"McCain doesn't like to hear it, but his economic plans really are an extension of Bush administration policies…When all the economic mumbo-jumbo is removed, that fact remains." [Boston Globe, Editorial, 7/9/08, boston.com ]

McCain Says Economy Has Improved.
During an interview in April, McCain declared that, "you could make an argument that there's been great progress economically" [Bloomberg Money & Politics, 4/17/08]

McCain has voted with President Bush 95 percent of the time in 2007. According to Congressional Quarterly, He also has a record of heartily supporting Bush on some of his most controversial priorities, including the Iraq war and comprehensive immigration reform. In 2007, as he ramped up for his second White House run, McCain voted with Bush 95 percent of the time, according to Congressional Quarterly, which tallied votes McCain was present for on issues in which the administration took a position." [Arizona Republic, 4/6/08]


McCain Had Role in DHL Deal That May Cost 8,000 Jobs in Ohio. "John McCain ( http://search.politico.com/results.cfm?subject=John+McCain ) went on the offensive Thursday in a key battleground state, hoping to blunt criticism that he was indirectly responsible for the possible loss of more than 8,000 jobs in Wilmington, Ohio ( http://search.politico.com/results.cfm?subject=Ohio )." [Politico, 8/7/08]

McCain Objected to Efforts in the Senate to Hold Up DHL Deal.
"McCain, of Arizona, and fellow Republican Sen. Trent Lott of Mississippi objected, saying it would be unfair to keep the Pentagon from using an air carrier it might someday need. McCain, then the chairman of the Commerce Committee, also objected to using a spending bill to set military policy." [Cleveland Plain Dealer, 8/6/08]
Campaign Manager Rick Davis Lobbied for DHL Deal. "In 2003, Davis lobbied the Senate to accept the proposal by DHL to buy Airborne Express for $1.05 billion. Airborne Express at the time ran the airport and package-sorting facility in Wilmington. Filings in the Senate show Davis' lobbying firm, Davis Manafort, was hired to help both companies deal with Congress, where objections over DHL's foreign ownership arose. Davis and a partner earned their firm $185,000 for the DHL-Airborne Express work that year, records show. They earned $405,000 more from Deutsche Post for work on other issues in 2004 and 2005, Senate records show." [Cleveland Plain Dealer, 8/6/08]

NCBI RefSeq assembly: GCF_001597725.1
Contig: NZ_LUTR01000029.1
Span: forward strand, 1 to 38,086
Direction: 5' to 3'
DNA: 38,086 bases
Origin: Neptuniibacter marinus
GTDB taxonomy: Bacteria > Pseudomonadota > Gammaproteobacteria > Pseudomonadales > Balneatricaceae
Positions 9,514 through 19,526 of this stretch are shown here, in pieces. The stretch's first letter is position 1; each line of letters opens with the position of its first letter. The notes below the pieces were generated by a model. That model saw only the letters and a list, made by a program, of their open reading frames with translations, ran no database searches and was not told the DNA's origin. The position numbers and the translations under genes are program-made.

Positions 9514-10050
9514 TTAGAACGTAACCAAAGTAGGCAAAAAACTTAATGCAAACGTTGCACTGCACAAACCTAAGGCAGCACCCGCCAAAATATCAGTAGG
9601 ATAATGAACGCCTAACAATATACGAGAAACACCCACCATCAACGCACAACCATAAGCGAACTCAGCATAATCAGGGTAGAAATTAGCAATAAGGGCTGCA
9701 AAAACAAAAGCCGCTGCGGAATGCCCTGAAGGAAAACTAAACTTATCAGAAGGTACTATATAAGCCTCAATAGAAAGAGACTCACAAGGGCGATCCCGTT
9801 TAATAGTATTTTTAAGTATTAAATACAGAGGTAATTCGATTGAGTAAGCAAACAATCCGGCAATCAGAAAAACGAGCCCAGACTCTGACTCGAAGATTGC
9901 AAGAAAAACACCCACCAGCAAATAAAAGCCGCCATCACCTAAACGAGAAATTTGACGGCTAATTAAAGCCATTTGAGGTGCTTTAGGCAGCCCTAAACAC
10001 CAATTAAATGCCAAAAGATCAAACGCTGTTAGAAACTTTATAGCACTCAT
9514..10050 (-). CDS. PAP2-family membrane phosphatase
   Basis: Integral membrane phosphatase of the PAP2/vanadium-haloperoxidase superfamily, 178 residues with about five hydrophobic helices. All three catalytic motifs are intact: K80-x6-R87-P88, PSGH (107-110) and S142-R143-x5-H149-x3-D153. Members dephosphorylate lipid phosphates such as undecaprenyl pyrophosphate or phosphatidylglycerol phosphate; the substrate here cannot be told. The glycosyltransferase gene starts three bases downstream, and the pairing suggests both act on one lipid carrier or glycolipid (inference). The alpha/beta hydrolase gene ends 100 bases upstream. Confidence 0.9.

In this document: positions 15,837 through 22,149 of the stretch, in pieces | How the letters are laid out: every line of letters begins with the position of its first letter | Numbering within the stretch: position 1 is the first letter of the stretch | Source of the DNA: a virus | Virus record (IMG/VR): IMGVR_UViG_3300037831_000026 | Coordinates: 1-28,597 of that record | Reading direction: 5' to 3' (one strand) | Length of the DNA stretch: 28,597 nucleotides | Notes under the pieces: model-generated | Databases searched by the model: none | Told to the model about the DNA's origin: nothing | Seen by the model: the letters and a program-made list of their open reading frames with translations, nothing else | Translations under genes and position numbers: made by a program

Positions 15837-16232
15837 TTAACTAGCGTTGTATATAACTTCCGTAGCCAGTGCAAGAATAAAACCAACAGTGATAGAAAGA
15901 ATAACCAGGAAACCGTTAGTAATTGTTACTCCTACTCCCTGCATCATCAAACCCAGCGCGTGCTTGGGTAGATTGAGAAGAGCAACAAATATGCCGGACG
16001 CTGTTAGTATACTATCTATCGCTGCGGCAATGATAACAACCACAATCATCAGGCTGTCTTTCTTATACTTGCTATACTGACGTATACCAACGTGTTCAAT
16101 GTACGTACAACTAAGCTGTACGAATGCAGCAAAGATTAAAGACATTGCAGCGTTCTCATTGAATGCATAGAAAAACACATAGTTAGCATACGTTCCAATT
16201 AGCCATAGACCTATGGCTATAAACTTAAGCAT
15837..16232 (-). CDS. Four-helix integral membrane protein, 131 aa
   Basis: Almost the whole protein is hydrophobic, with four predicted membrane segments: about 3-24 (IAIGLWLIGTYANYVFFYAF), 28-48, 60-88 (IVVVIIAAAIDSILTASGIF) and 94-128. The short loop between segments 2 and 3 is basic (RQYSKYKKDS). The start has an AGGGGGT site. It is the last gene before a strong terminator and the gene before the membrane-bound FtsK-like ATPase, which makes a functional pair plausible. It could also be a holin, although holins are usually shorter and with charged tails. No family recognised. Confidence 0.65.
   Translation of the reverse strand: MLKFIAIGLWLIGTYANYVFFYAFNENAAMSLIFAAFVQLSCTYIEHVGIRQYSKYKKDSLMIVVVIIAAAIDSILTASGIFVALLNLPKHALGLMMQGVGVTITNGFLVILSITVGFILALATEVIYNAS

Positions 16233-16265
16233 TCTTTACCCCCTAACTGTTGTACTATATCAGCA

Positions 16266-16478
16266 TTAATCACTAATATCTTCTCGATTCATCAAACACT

4,000 American Jobs Are At Stake Because of John McCain and His Lobbyist Advisors. According to a June report by the Economic Policy Institute, awarding European-based EADS the $35 billion aerial refueling tanker contract will cost at least 14,000 jobs. "At least 14,000 jobs that could have been generated in the United States if the contract had gone to Boeing," found the EPI, "will not be created" if EADS receives the contract. [Economic Policy Institute, "Bailing out on America: Air Force Tanker Decision Will Ground at Least 14,000 U.S. Jobs," [EPI Briefing Paper #218, 6/5/08 (http://www.epi.org/briefingpapers/218/bp218.pdf ( http://www.epi.org/briefingpapers/218/bp218.pdf ))]

Current McCain Advisors Lobbied for EADS to Get $35 Billion Tanker Contract Over Boeing. "Top current advisers to Sen. John McCain's presidential campaign last year lobbied for a European plane maker that beat Boeing to a $35 billion Air Force tanker contract, taking sides in a bidding fight that McCain has tried to referee for more than five years." [Associated Press, 3/11/08]

EADS Lobbying Involves at Least 4 High-Level McCain Advisors. "A $35 billion contract has been awarded to Europe's Airbus consortium to build the latest generation of tanker planes. The decision has sparked anger from Boeing's congressional supporters and critics of outsourcing. It has also focused attention on McCain's reliance on lobbyists in his campaign for president because his finance chairman and several other top advisers lobbied for Airbus last year when it was in fierce competition with Boeing for the Air Force contract…McCain finance chairman Thomas G. Loeffler and Susan E. Nelson, who left Loeffler's lobbying firm to be McCain's finance director, both began lobbying for Airbus's parent company in 2007, Senate records show. William L. Ball III, a former secretary of the Navy and frequent McCain surrogate on the trail, also lobbied for Airbus, as did John Green, who recently took a leave from Ogilvy Public Relations to serve as McCain's legislative liaison." [Washington Post, 3/12/08]